July 22, 2021
Image Extensions: An Image Is Worth 1,000 Clicks
May, 2015: Google officially announces that “more Google searches take place on mobile devices than on computers in 10 countries, including the US and Japan.” If you hadn’t already, you realized that it was time to focus on mobile users. Then, a few months later, you gave up when your mobile advertising failed to achieve the same (or better?) results as your desktop ads.
As frustrating as this may be, mobile is different, and mobile searchers behave differently. This might be obvious (or it might not be), but until you fully understand and adapt your goals and strategy specifically for mobile users, your mobile marketing efforts will suffer.
After countless mobile analyses and goal discussions, one recurring truth can be hard to stomach: it’s really hard to attribute mobile researchers to desktop converters. While there are methods to track cross-device performance, none of them are 100% accurate, and few are easy to employ. We know that mobile users are on the go, in between activities, or even lying in bed looking things up, and we also know they aren’t always willing to fill out a lead form on a tiny screen, or buy an item when their credit card is across the room. Understanding this truth requires that you shift your goals regarding what you consider a conversion for a mobile user, and how much that conversion is worth.
When considering mobile-specific goals, you should pay special attention to your mobile CPA/ROI threshold and micro-conversions.
Because mobile devices are more commonly used in the research phase of the buying funnel, you must allow some budgetary leniency for these researchers. Or, more specifically, you must set softer mobile goals, with the understanding that some of your mobile clicks are contributing to a conversion on another device, such as a direct desktop conversion by a searcher who found your site via a mobile ad. Typically, we recommend mobile CPA goals that are 20% – 40% higher than your desktop goals, or mobile ROI goals that are 20% – 40% lower than desktop goals.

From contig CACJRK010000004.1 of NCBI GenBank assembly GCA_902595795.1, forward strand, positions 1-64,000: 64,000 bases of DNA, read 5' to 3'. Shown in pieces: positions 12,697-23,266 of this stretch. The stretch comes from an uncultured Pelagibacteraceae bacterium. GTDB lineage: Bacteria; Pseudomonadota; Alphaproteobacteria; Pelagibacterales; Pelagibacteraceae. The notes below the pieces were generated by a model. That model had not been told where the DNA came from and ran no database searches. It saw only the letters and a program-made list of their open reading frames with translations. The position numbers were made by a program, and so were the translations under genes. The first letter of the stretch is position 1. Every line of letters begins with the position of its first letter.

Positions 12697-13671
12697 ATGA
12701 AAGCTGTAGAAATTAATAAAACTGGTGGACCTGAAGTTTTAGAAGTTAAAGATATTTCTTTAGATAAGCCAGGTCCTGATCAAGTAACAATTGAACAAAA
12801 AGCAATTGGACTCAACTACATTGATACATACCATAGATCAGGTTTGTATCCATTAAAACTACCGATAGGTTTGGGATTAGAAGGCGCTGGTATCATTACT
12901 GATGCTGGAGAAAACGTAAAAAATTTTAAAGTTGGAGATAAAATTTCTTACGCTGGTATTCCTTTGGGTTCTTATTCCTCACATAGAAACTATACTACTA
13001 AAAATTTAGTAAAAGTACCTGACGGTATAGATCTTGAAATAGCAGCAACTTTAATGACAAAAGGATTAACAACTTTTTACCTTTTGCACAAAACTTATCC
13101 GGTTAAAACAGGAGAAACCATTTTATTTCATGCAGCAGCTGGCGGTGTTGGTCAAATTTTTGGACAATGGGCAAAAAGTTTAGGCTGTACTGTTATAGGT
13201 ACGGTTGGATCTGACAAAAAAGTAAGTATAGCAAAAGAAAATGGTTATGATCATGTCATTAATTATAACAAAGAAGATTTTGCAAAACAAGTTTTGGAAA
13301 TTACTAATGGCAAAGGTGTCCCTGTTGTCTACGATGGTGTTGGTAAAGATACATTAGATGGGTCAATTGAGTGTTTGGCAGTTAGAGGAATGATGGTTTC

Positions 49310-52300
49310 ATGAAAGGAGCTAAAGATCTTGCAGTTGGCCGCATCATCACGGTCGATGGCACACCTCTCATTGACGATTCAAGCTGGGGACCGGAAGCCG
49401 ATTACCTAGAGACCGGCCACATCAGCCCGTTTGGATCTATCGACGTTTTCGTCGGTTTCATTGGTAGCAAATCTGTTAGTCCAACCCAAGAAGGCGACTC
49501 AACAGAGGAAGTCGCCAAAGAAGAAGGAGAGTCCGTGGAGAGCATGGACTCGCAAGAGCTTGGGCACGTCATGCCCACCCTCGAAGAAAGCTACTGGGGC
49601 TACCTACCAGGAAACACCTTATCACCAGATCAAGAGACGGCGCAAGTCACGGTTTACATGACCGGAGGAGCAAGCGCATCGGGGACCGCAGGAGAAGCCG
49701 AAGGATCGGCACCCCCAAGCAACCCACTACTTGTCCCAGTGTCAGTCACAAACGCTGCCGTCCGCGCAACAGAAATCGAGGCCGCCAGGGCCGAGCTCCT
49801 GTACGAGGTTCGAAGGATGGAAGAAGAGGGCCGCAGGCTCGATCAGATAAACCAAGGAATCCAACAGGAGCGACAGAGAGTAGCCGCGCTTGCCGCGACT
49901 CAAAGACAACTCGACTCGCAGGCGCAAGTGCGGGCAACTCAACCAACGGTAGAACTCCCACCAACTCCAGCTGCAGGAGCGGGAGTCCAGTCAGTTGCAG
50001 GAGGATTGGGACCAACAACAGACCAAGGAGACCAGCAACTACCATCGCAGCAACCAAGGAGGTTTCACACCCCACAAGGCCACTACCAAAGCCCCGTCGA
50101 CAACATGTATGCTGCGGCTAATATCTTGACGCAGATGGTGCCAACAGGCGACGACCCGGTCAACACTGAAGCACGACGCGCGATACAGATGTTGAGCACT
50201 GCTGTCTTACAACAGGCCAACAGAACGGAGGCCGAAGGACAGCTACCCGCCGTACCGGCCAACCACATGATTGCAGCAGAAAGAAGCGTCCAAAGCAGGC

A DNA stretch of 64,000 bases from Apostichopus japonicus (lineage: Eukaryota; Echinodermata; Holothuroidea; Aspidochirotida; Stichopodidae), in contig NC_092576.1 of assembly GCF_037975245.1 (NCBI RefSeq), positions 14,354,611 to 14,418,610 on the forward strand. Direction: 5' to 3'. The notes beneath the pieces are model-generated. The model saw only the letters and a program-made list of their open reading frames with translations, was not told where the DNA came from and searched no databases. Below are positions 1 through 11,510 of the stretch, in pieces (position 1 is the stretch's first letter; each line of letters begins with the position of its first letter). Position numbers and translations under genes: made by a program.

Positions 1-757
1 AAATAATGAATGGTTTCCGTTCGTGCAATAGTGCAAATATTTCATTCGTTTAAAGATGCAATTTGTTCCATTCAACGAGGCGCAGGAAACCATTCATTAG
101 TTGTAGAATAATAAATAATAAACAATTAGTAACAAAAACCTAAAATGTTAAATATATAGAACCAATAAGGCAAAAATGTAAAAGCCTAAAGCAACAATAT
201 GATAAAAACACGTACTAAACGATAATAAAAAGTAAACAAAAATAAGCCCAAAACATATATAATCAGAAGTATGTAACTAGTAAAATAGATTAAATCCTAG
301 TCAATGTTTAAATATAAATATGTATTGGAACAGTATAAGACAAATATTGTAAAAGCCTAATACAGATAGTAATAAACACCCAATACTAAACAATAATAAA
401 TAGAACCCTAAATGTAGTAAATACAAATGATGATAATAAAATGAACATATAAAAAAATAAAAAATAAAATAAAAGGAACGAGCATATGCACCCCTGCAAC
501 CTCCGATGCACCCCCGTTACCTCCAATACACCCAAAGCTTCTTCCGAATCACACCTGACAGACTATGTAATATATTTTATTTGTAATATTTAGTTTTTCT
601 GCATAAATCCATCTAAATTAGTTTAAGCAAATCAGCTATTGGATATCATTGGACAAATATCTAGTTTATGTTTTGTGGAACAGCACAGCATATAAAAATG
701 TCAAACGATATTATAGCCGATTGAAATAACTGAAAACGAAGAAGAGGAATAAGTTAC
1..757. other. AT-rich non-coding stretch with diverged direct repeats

These goals account for the additional mobile searchers who click through to your site, then return later on desktop to complete a conversion. Make sure to evaluate overall account performance: if your mobile CPA increased (or ROI decreased), but overall conversions for all channels increased, then you have successfully captured the right mobile searchers at the right time.
You should also consider attributing different value to conversions from mobile users. Sure, you would love for a user to buy those $200 boots right away, but if that’s not possible, you can still connect with that researcher in a meaningful way that will allow you to consider your “cute fall boots” mobile ad successful. A few examples of micro conversions below:
Conversion attribution is tricky, particularly when you can’t track direct onsite conversions. No advertiser wants to waste ad spend, but you also shouldn’t consider your mobile advertising efforts a failure when your CPA or ROI performance is worse than desktop. Instead, shift your goals and provide users with secondary micro-conversions to connect them with your brand quickly. Viewing the bigger picture as you test mobile advertising, and thinking from a mobile-user’s perspective, will help you adapt to the changing search landscape.